Although it costs about 40 percent more to educate low-income students, says an Education Trust report, the highest-wealth districts get more state and local funding — an average of $868 more per student — than the highest-poverty districts. With the 40 percent differential factored in, the funding gap averages $1,348 per student, Ed Trust says.
In 36 states, the highest-poverty school districts receive less money than the lowest-poverty districts when we account for what school funding experts say is the extra cost of educating low-income students. Nationwide, the disparity exceeds $1,300 per student.
Federal money targeted to the poor isn’t counted in the survey, since federal dollars are supposed to supplement — not replace — state and local funding.
The gap narrowed during the boom, but widened again when tax revenue declined. Affluent suburbs were able to raise property taxes to keep spending high; poorer districts could not.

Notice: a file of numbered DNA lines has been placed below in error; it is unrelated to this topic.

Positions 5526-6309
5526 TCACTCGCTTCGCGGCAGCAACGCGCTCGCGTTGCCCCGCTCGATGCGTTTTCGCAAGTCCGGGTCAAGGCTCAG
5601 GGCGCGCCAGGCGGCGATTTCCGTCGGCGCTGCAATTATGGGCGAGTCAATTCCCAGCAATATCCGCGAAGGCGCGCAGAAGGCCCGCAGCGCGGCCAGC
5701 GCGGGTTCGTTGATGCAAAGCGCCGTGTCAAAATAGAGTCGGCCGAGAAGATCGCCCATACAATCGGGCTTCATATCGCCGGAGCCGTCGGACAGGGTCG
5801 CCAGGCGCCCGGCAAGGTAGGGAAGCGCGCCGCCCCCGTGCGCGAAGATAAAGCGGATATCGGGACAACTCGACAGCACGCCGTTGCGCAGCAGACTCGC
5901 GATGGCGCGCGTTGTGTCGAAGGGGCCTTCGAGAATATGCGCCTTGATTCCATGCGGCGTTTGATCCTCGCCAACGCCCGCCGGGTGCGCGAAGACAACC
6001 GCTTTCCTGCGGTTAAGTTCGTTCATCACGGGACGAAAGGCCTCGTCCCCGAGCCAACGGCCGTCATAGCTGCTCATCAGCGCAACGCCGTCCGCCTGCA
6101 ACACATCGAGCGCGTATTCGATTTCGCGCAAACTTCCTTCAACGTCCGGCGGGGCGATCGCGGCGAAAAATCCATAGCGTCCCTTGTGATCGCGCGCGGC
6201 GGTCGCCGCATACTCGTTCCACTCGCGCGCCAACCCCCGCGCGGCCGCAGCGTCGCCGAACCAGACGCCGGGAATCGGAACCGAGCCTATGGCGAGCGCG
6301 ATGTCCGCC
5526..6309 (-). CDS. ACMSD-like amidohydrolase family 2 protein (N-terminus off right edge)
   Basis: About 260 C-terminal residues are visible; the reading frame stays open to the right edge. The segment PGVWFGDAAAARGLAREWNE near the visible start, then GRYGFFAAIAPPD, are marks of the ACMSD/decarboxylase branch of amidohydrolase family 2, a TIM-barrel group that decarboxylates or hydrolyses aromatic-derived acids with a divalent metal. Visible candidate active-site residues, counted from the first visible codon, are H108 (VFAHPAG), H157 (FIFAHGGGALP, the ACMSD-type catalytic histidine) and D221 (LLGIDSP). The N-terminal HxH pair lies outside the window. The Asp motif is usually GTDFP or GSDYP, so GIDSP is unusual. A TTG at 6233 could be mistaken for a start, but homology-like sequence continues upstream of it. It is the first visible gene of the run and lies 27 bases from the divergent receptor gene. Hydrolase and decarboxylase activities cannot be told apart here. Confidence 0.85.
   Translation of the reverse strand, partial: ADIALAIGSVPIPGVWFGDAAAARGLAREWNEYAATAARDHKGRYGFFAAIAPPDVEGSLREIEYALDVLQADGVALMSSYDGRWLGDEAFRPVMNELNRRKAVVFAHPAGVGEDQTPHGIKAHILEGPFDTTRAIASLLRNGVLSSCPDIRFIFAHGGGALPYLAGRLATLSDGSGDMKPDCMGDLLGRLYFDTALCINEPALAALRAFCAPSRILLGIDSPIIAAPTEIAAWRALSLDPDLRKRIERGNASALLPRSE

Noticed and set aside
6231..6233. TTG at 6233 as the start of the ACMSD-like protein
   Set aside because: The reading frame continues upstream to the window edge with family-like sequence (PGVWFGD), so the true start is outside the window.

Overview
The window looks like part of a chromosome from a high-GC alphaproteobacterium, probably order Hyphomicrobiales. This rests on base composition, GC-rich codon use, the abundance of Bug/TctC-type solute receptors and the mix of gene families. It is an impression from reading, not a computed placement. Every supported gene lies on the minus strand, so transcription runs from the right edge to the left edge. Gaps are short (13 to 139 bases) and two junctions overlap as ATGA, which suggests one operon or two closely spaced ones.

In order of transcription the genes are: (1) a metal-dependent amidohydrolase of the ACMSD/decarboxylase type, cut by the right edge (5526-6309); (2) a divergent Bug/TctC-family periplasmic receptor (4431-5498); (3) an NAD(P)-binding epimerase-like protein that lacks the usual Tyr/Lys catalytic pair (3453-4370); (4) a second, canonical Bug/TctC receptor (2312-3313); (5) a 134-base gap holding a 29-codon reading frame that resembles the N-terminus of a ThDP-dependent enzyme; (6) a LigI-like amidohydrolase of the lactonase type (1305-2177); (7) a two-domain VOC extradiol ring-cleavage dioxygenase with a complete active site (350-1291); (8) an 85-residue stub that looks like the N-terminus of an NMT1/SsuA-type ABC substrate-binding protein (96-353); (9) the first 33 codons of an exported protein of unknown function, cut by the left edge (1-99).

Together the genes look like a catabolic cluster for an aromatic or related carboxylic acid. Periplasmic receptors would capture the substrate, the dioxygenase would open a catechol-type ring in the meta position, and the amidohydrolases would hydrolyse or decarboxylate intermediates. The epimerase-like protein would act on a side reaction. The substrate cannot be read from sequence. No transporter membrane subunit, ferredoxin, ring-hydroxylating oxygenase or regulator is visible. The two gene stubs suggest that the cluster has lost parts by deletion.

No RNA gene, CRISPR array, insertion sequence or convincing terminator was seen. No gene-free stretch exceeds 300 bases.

Number 2 Pencil takes apart an anti-NCLB story which quotes teachers demanding more money and less testing. They also want a “level playing field” with less government interference. Everyone should be well-educated; teachers shouldn’t have to explain why their students are failing.
Eduwonk points out the photo with the story was shot in Upper Arlington, Ohio.
Nice place to live, good public schools, very quiet, and quite literally almost no minorities. There is an important component to the anti-NCLB “revolt” (or adult temper tantrum if you prefer) that gets insufficient attention.
And hold the outraged emails. This is not an accusation of racism, but rather of inattention to, and lack of awareness about, the obscene disparities in our system of public education, which works very well for some kids and miserably for others — and not at random.
NCLB focuses more attention, class time and resources on the kids at the bottom, which often means less for the kids who are doing well.